Video

Advanced NSCLC: IO Monotherapy Selection Based on PD-L1 Expression

Shared insight on the optimal selection and use of single-agent immunotherapy guided by the testing and expression of PD-L1.

Transcript:

Stephen V. Liu, MD: Now [concerning] these 3 options—pembrolizumab, atezolizumab, cemiplimab [-rwlc]—these are all very good options for PD-L1 high. That represents about a third of lung cancer. Now what if we lowered that threshold down to 1%, which would now allow us to treat two-thirds of patients? Well, that was what [the] KEYNOTE-042 [trial] looked at. This was another randomized trial, looking at patients with advanced non–small cell lung cancer, no prior treatment. But now we’re lowering that threshold to 1%. We’re, on one hand, diluting the population in terms of strong benefit, but we’re also expanding a potential indication by including more patients.

This was a fairly large study, with a randomization to pembrolizumab alone or standard chemotherapy. Looking at KEYNOTE-042, this was, overall, a positive study. And if we look here, in that middle row, looking at that 1% threshold, we have a hazard ratio of 0.80, which was statistically significant. And thus, this study did meet its primary end point of improving outcomes in patients with PD-L1–positive lung cancer. That led to the approval of pembrolizumab, using a PD-L1 cutoff of 1%. But if we look at this study a little more closely, we see that benefit was carried by that PD-L1–high group. If we look at PD-L1 high, where we already know pembrolizumab is better than chemotherapy for [the] KEYNOTE-024 [trial], we see a hazard ratio of 0.68. Clear benefit in that PD-L1 high. That’s not new. What we were interested in for this study was the PD-L1–low group. However, this was not the primary end point of the study. And hence, this is really considered an exploratory analysis. But if we look at that PD-L1–low group, not a whole lot of difference between pembrolizumab and chemotherapy. Not worse than chemotherapy, but not convincingly better. And I will say that pembrolizumab is an improved option in PD-L1–low non–small cell lung cancer. But in my practice, maybe not the preferred option. I don’t know if you feel different, Neal.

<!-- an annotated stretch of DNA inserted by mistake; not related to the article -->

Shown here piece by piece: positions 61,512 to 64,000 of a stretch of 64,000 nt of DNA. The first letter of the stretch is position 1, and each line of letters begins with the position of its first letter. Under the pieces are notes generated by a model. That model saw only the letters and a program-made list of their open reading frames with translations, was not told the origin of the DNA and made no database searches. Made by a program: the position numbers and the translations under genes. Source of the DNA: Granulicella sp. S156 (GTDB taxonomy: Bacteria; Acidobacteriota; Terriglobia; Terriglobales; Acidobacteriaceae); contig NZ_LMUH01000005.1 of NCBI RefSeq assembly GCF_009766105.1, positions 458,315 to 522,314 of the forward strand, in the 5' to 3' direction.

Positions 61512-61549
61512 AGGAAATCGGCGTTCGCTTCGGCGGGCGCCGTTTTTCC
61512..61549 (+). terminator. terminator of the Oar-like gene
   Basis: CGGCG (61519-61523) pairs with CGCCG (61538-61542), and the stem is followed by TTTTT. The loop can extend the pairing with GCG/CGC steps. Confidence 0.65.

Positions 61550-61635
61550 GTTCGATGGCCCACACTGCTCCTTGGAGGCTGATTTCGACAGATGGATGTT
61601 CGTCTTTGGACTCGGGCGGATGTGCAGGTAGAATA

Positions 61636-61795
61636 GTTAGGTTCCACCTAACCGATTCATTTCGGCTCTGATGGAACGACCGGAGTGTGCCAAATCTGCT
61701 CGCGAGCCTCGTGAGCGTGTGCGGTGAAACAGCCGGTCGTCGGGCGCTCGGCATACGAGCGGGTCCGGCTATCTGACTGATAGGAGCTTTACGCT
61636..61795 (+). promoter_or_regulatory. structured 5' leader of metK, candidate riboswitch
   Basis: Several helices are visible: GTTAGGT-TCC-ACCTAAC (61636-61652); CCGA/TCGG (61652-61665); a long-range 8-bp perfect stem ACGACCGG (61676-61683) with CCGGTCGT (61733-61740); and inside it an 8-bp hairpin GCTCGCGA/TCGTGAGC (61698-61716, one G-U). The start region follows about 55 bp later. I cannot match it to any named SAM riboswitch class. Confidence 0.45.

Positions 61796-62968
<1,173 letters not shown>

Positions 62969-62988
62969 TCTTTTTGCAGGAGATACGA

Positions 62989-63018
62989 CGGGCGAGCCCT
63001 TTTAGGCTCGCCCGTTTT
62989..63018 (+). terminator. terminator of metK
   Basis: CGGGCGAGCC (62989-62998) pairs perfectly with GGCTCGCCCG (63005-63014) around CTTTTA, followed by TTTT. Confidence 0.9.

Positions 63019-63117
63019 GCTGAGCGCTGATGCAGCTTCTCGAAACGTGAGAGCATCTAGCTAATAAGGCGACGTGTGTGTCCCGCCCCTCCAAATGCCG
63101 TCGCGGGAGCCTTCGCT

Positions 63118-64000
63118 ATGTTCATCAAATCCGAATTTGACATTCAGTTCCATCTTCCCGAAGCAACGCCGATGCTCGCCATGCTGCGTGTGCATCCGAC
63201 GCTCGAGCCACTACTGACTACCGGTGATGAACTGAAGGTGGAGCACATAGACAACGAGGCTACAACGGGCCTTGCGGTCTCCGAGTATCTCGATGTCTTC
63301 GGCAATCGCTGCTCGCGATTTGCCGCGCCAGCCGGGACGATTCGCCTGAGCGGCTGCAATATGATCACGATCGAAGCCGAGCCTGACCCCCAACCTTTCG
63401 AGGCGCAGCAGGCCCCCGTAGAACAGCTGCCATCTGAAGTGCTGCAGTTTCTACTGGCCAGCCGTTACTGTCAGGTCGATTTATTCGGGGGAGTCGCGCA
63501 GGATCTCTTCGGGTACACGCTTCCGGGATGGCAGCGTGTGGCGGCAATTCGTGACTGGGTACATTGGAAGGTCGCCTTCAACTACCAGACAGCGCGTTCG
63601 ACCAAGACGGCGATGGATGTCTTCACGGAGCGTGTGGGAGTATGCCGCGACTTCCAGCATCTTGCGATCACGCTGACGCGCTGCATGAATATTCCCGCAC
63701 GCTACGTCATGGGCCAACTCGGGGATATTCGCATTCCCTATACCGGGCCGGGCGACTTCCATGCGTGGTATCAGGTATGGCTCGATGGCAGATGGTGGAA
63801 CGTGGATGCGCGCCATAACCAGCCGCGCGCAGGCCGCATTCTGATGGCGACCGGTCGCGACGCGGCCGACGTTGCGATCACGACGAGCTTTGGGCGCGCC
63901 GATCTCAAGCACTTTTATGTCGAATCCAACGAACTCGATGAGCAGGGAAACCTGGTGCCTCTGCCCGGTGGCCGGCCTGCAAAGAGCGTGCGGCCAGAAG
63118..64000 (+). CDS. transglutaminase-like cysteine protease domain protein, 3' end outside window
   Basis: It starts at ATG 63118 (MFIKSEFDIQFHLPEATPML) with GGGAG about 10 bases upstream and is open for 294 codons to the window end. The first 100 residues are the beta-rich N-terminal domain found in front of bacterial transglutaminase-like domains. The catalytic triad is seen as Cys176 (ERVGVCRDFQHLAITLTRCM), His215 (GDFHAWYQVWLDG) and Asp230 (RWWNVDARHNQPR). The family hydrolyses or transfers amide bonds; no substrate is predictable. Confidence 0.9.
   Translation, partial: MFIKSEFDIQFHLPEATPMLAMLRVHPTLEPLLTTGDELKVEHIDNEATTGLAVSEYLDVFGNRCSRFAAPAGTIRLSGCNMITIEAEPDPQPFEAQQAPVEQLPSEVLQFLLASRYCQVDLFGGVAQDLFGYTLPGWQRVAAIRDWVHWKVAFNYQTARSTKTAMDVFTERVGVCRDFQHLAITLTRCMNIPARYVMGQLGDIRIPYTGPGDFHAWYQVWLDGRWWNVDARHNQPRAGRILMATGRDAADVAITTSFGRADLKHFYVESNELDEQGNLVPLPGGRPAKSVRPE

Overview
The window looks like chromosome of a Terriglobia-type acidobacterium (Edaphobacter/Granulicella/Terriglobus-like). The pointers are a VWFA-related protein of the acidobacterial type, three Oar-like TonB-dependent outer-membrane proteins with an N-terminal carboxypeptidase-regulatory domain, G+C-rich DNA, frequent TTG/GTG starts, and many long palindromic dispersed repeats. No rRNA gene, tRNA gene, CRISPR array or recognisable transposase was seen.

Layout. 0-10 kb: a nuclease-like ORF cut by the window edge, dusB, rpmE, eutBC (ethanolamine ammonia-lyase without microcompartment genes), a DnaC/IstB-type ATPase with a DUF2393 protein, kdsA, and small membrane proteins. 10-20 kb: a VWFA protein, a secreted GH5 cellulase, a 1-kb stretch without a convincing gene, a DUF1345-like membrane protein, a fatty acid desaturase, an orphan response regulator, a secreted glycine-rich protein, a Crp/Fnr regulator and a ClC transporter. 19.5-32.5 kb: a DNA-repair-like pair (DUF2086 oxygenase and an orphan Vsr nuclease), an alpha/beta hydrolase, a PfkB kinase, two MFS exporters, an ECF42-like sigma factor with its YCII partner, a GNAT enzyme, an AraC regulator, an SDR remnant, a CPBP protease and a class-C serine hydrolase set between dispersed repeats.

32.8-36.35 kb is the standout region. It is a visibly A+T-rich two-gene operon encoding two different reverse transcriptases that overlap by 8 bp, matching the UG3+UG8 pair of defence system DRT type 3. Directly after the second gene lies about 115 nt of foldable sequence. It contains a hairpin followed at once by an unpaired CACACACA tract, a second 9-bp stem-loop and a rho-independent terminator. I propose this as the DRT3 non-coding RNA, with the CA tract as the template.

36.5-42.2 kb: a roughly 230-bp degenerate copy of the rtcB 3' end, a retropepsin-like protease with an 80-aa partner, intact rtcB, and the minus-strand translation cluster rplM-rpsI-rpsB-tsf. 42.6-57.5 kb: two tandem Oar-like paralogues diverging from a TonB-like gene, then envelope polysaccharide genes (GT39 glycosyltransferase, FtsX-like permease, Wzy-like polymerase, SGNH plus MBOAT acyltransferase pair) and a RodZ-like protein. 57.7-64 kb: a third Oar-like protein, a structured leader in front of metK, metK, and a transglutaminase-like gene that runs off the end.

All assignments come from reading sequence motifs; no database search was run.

Neal Ready, MD, PhD: No, I agree completely. I think that [for] patients who are good candidates for chemotherapy, I would offer them combination therapy in that setting. But in patients who decline chemotherapy or are not appropriate for chemotherapy because of comorbid medical problems, it’s nice to have that option available.

Stephen V. Liu, MD: Absolutely. And [it is] so good to have the option. I’m glad that it’s available, [although] not something I reach for right away, in the right patients. Let’s go to our polling question. In what percentage of patients in your practice today are you using single-agent I/O [immuno-oncology]? A PD-1 inhibitor, PD-L1 inhibitor, whether it’s pembrolizumab, whether it’s atezolizumab, or cemiplimab. Would you say a minority, 5% to 10%, or higher numbers? Key in your selection there. We have many options here. And it really is an embarrassment of riches. I think the key part is we need to deliver immunotherapy in some form. We have a lot of different options to do that. But when are we thinking PD-L1 monotherapy? And it looks like the early results are pretty low. While people continue to key in their answer, at the risk of influencing things, Neal, what’s your answer for this?

Neal Ready, MD, PhD: I would say that I’m probably in the 20% to 25% range, something like that. I think that in patients with a really high PD-L1 score and a modest tumor burden, I am really enthusiastic about using monotherapy. When the PD-L1 score is closer to 50 than 100 and/or there’s a high tumor burden and a lot of symptoms, then I would tend to use combined treatment.

Stephen V. Liu, MD: That’s a great point that you make. We have these cutoffs of 1% and 50%. But PD-L1 expression is a continuous variable. And we know now, from a lot of work done by our colleagues, that 90% is measurably different from 50%. And hence, it is a continuum. The higher expression seems to do better. I’m completely with you that in that ultrahigh population, I’m very comfortable with monotherapy [and] less frequent infusions. You don’t have the toxicities of chemotherapy. And I’m right with you. I’m probably around that 25% range, for the most [part]. Each case is a little bit different. The breakdown generally of PD-L1, what we’re taught is about a third are high, a third are low, and a third are negative. But everyone’s practice is a little different. I think, at our centers, because we see a lot of referrals, especially in the salvage setting, we end up getting a lot more PD-L1 negatives and lows, just for trials and so forth. But I think I’m also around that 20% range. Our group here—it looks like [they are] not favoring a lot of monotherapy. Most answered a low number. But again, [it] really depends on your own specific patient population.

Transcript edited for clarity.

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